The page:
This paper reads sexual encounters between humans and otherworldly creatures in Sir Orfeo and Sir Gowther as examples of queer sexuality. A human with a fairy lover undermines the normative ideal of the human relationship that produces pure (racially, socially) and legitimate heirs to aristocratic positions, so in these lais the male fey are queer: they mix their sexual pleasure with violence and are racialized as Other. The paper also considers unexpected links between these medieval human-fairy liaisons and the contemporary sexual practices of BDSM.
Traditional interpretations of the Medieval Irish Sheela-na-gig stone carvings have relied upon patriarchal and phallocentric beliefs about women’s bodies and sexualities, using terms such as ‘grotesque’ and ‘obscene’ to describe their female features. In my paper I draw upon the work of Julia Kristeva and Adrienne Rich to develop an alternative and feminist critique of this interpretive tradition. I conclude by discussing the renewed debate over the interpretations of the Sheela-na-gig images of woman as a multifarious site for new knowledge about gender and sexuality, demonstrated by the feminist reclaiming of them during Dublin’s Millennial Celebration in 1988.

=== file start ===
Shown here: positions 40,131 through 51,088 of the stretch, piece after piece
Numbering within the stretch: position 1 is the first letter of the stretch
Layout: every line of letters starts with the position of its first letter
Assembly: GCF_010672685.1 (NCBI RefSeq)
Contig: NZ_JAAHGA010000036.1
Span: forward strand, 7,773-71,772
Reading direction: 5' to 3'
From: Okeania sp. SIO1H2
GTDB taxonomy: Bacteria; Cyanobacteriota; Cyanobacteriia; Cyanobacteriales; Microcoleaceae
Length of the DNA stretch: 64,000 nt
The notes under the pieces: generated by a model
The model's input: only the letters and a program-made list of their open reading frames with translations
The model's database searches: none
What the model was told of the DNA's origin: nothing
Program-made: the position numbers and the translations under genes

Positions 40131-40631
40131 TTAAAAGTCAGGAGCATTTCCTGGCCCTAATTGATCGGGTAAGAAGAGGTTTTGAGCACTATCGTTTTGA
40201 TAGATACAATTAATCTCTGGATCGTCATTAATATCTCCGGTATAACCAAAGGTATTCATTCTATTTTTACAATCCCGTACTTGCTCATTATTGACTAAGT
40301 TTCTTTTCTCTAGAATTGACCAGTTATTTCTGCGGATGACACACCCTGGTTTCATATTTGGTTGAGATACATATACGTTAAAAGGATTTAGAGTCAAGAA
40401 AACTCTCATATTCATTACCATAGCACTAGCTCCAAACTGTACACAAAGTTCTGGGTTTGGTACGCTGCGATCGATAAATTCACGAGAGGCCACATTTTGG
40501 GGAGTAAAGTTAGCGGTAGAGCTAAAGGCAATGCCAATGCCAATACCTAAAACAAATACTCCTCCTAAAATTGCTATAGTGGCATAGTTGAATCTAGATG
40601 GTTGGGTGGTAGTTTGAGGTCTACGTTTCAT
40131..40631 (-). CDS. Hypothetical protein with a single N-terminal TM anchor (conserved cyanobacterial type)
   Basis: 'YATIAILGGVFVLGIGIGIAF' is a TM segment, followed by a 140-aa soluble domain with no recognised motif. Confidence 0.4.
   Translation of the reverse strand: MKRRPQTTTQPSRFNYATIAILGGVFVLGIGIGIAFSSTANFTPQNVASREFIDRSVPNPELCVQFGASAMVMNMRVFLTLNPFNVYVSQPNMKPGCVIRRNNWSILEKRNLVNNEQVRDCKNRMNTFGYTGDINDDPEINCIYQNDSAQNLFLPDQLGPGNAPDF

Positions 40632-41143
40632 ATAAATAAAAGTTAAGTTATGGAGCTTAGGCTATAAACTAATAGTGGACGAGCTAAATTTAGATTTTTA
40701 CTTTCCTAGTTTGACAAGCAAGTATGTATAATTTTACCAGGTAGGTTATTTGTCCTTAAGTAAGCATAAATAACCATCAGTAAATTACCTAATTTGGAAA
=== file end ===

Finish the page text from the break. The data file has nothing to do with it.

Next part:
The reading curriculum of 11-12th-century cathedral schools (ie.the Latin auctores) contains several depictions of gender fluidity in adolescent boys, in such texts as Statius’s Achilleid and Terence’s Eunuchus. While the primary purpose of this curriculum was to improve reading comprehension and Latin grammar, cultural notions of gender and sexuality were conveyed at the same time, at a formative stage of students’ social development. This paper will examine the ways in which medieval commentators explained the characteristics and behaviour of these ambiguously gendered adolescents to their own adolescent students, connecting Roman and medieval notions of masculinity and adolescent liminality.